Ever wonder why there is a statue of a dog right outside of Shibuya station?
This dog is named Hachiko. Taken care of by a professor named Eizaburo Ueno from 1924, he was a lovable and gentle Akita dog. Hachiko would see Ueno off every day as he left for work and wait for him at Shibuya station when he returned. This relationship was observed by many people in Shibuya. Even after Ueno died in 1925, Hachiko waited all day and night in Shibuya for his master. This movie-like scene struck everyone, making the dog famous for his loyalty and devotion; and he was given the name Chuken Hachiko (Faithful dog Hachiko). In 1934, a statue honoring him was placed at Shibuya Station. Later in 1935, Hachiko was finally reunited with Ueno at age 13. The statue in Shibuya today is the second statue of Hachiko because the original statue was used in WWII to support the war effort. Today, this statue is the most notable and frequented meeting spot in Shibuya. The exit closest to the statue is even called the "Hachiko Exit". Next time you meet a friend in Shibuya, why not use the "Faithful dog Hachiko" as a meeting spot??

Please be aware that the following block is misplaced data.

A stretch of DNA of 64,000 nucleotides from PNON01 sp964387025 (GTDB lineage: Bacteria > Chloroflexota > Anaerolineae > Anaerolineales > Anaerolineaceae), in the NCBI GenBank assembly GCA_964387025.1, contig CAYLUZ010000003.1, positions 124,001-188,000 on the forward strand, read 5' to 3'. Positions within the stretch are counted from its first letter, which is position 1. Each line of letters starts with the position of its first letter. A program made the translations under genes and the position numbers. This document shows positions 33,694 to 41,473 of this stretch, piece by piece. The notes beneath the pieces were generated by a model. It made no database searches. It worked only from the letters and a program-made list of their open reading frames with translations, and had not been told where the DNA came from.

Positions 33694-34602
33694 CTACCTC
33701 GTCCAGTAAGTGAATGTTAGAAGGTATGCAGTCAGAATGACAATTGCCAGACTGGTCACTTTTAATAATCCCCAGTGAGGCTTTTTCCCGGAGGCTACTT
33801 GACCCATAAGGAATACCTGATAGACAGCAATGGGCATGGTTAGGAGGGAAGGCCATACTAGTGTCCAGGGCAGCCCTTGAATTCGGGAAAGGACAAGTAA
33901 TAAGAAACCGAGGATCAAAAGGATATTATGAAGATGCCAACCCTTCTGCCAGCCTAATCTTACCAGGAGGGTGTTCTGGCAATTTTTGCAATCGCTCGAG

This wonderful story about Hachiko has now been made into film (Titled "Hachiko: A Dog's Story") starring Richard Gere as the professor, and will be in theaters this summer in Japan. It is a remake of a Japanese movie released in 1987.